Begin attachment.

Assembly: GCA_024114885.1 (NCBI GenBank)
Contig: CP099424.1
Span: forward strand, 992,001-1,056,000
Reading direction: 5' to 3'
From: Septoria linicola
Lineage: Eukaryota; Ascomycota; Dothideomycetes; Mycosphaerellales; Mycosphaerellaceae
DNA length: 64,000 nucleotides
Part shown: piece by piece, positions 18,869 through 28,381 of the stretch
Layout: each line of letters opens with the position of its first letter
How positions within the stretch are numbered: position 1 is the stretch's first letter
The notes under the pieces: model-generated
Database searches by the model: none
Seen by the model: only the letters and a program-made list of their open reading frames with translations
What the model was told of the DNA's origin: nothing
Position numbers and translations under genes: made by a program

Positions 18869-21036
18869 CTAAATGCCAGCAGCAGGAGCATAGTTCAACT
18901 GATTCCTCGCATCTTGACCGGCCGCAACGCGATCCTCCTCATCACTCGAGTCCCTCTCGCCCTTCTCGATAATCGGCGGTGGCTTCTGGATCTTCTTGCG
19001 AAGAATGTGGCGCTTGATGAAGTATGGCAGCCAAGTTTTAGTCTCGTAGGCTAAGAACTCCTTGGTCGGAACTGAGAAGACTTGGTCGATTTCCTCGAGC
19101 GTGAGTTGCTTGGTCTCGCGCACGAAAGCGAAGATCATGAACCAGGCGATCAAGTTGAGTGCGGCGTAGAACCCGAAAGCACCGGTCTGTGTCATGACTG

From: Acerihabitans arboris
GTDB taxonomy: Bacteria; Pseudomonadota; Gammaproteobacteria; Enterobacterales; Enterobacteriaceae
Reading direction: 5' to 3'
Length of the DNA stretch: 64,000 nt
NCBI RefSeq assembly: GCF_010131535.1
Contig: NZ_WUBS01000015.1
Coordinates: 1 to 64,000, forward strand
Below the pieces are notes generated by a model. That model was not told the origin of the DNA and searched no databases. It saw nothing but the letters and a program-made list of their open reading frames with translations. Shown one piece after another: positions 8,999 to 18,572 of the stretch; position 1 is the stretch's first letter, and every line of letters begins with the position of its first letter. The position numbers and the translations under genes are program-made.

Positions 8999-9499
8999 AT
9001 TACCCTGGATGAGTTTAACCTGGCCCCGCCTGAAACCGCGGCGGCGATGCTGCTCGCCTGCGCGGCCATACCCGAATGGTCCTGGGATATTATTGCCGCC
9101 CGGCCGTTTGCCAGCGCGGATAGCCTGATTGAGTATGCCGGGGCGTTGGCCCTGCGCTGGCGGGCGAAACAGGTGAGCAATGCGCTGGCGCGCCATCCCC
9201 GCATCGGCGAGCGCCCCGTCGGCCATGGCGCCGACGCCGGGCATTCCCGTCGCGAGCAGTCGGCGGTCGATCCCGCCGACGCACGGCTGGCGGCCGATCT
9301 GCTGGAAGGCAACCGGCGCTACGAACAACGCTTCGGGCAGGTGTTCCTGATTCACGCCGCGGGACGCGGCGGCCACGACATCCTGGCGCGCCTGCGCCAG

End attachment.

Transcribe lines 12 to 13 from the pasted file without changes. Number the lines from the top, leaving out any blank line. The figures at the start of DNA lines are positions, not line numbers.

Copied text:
Database searches by the model: none
Seen by the model: only the letters and a program-made list of their open reading frames with translations